Keeping track of alliances

Back in 1985, in one of my very first jobs, it was my responsibility to install a computer system for the company I was working for. As a bonus, the new system came with a new kind of office software that contained a word processor and spreadsheet. The word processor we all understood pretty quickly: it was basically an advanced version of the typewriter we were used to. However, it took a while to understand the spreadsheet and find a proper purpose for it. It was a completely new tool, thus we tried many things and misused it for everything we could think of. 

Now, almost 35 years later, many organizations still misuse this advanced calculation tool for many purposes. Keeping track of alliances for instance. That’s like using a screwdriver to hammer a nail: it might get the job done, but it is far from ideal. 

It is essential to keep proper track of your alliance progress. The right tool will help you face your alliance challenges and achieve your goals, it will have automated tracking and reporting too. Also, it ensures that everyone who needs to, has access to the latest version of the information available.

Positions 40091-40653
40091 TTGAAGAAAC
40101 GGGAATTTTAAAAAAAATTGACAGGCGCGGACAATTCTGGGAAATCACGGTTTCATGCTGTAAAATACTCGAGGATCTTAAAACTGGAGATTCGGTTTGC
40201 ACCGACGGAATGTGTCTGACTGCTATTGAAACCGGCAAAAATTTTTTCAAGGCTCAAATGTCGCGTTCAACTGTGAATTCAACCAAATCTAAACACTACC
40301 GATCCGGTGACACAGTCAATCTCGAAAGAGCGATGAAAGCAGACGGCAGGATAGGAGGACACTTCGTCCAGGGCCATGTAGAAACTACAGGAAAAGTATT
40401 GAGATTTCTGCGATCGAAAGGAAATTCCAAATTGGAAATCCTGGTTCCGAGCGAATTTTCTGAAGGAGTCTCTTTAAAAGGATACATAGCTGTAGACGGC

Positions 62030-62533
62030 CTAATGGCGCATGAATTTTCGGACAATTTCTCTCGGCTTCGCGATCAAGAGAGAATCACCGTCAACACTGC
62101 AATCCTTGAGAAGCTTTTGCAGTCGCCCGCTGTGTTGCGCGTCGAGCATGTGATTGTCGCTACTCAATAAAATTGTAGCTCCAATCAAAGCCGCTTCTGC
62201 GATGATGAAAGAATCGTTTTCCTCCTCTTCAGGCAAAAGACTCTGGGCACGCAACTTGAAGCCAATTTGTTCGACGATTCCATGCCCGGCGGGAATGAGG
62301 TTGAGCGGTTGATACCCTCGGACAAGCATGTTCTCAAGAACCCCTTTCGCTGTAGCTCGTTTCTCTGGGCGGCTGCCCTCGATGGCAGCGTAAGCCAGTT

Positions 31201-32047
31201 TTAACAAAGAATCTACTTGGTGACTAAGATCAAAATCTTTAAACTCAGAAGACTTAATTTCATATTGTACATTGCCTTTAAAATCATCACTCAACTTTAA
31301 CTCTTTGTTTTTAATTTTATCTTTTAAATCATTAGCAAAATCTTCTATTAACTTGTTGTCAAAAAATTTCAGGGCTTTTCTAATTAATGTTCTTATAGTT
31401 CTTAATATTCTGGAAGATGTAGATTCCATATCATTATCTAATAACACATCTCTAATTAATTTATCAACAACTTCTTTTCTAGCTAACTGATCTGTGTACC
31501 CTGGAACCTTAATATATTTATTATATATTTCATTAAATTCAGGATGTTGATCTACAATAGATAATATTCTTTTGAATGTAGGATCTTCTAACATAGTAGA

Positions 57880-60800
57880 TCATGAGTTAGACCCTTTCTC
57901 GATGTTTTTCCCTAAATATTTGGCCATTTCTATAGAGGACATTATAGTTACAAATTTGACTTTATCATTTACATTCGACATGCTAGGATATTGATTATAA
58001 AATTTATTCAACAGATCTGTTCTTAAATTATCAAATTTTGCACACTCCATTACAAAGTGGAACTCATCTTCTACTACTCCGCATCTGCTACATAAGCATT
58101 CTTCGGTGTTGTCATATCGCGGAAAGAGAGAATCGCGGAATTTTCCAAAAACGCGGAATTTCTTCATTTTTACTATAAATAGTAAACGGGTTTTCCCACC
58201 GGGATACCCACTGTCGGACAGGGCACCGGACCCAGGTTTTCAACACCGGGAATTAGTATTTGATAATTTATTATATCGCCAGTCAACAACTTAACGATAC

For finance functions there are dedicated finance systems, for sales there are dedicated CRM systems. For alliances there are dedicated, optimized, alliance management systems that can do all of the above, and more. Yet some people do still misuse a spreadsheet for it.

I’m curious, how do you keep track of your alliances?


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